What do we make of that moment in the prayers when the angels, safe in
heaven, are singing sweet and happy praises to God? We encounter this motif both in the prayers before the morning shema, and in the kedusha in the Amidah.
We revere and hallow You on earth as Your name is hallowed in heaven,
where it is sung by celestial choirs, as in Your prophet’s vision.
The angels called one to another:
Holy, holy, holy Adonai Tz’vaot;
the grandeur of the world is God’s glory.
(The Kedushah for Musaf on Shabbat)
There are a couple of challenges with this prayerful moment. First, it’s not us. The angels are in heaven, singing sweetly together. They make music. We are on earth, divided, arguing, talking past one another. We make cacophony.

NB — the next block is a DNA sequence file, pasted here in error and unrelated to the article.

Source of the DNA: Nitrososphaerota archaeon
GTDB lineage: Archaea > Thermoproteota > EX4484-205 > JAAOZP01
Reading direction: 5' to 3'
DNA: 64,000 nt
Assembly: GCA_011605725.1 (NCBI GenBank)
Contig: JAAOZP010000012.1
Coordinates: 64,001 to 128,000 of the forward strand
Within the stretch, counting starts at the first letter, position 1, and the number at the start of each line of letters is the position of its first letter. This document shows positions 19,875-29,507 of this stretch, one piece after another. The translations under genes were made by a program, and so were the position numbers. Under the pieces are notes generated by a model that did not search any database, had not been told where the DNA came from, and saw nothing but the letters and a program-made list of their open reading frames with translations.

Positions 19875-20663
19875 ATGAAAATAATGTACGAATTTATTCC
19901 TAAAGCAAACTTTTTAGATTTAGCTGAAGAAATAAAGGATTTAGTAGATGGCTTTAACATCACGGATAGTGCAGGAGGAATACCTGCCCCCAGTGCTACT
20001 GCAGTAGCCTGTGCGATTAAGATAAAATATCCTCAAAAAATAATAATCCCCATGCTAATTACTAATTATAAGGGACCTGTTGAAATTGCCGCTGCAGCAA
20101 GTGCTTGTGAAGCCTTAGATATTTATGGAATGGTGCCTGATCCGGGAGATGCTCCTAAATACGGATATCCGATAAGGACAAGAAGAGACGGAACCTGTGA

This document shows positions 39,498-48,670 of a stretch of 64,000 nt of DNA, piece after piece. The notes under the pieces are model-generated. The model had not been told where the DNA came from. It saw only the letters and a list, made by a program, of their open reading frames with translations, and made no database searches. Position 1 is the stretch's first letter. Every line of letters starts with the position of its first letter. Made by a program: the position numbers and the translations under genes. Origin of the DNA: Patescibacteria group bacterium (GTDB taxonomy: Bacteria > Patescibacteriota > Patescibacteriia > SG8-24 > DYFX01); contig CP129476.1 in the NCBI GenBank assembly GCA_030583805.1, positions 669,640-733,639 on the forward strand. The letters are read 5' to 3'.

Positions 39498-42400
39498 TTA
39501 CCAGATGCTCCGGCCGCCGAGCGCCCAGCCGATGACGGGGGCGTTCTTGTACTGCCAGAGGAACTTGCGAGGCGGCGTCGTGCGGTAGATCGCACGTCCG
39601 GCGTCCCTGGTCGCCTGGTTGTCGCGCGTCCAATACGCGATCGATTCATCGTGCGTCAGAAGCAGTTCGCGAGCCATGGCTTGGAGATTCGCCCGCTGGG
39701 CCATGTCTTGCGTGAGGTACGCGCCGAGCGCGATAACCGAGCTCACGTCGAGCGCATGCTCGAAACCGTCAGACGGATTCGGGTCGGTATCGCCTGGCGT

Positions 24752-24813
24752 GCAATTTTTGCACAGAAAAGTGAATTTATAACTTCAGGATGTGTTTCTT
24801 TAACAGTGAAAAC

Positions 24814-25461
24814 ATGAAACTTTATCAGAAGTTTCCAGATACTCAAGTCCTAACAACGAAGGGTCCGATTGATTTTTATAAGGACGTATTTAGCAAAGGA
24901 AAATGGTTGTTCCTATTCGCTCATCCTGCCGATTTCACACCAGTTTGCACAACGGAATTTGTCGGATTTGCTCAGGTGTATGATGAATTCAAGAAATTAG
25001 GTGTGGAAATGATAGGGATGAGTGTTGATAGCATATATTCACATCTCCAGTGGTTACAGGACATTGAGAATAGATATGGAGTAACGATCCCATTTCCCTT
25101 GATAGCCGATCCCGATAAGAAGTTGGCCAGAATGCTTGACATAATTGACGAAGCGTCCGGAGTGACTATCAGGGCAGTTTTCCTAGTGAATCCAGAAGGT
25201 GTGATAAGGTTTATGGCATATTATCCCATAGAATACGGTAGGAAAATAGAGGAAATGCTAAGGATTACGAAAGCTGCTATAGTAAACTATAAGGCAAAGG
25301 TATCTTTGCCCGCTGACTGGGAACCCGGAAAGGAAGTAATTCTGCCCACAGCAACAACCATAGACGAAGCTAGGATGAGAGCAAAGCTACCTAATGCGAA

But there is a deeper problem. If you read the sources from which this moment comes, as we will on Shabbat, the world is in the middle of a meltdown. There is a political crisis. A health crisis. A natural disaster (earthquake) crisis. Confidence in leadership is gone. The dead are piling up. The destruction is massive. I am not making this stuff up. It is explicitly in the sources we will encounter.
It is in this context of death, destruction and dislocation (Get used to it, God tells Isaiah. 90% of you will die. Only 10% will remain. The tree dies. Only the stump remains.), that the angels sing their sweet, untroubled song.
If the world is burning, why are they singing?
If the world is burning, why is God listening to it?
If the world was burning, why do we make this troubling motif—clueless angels singing to a distant God while people suffer and die—why do we pray this today, every day?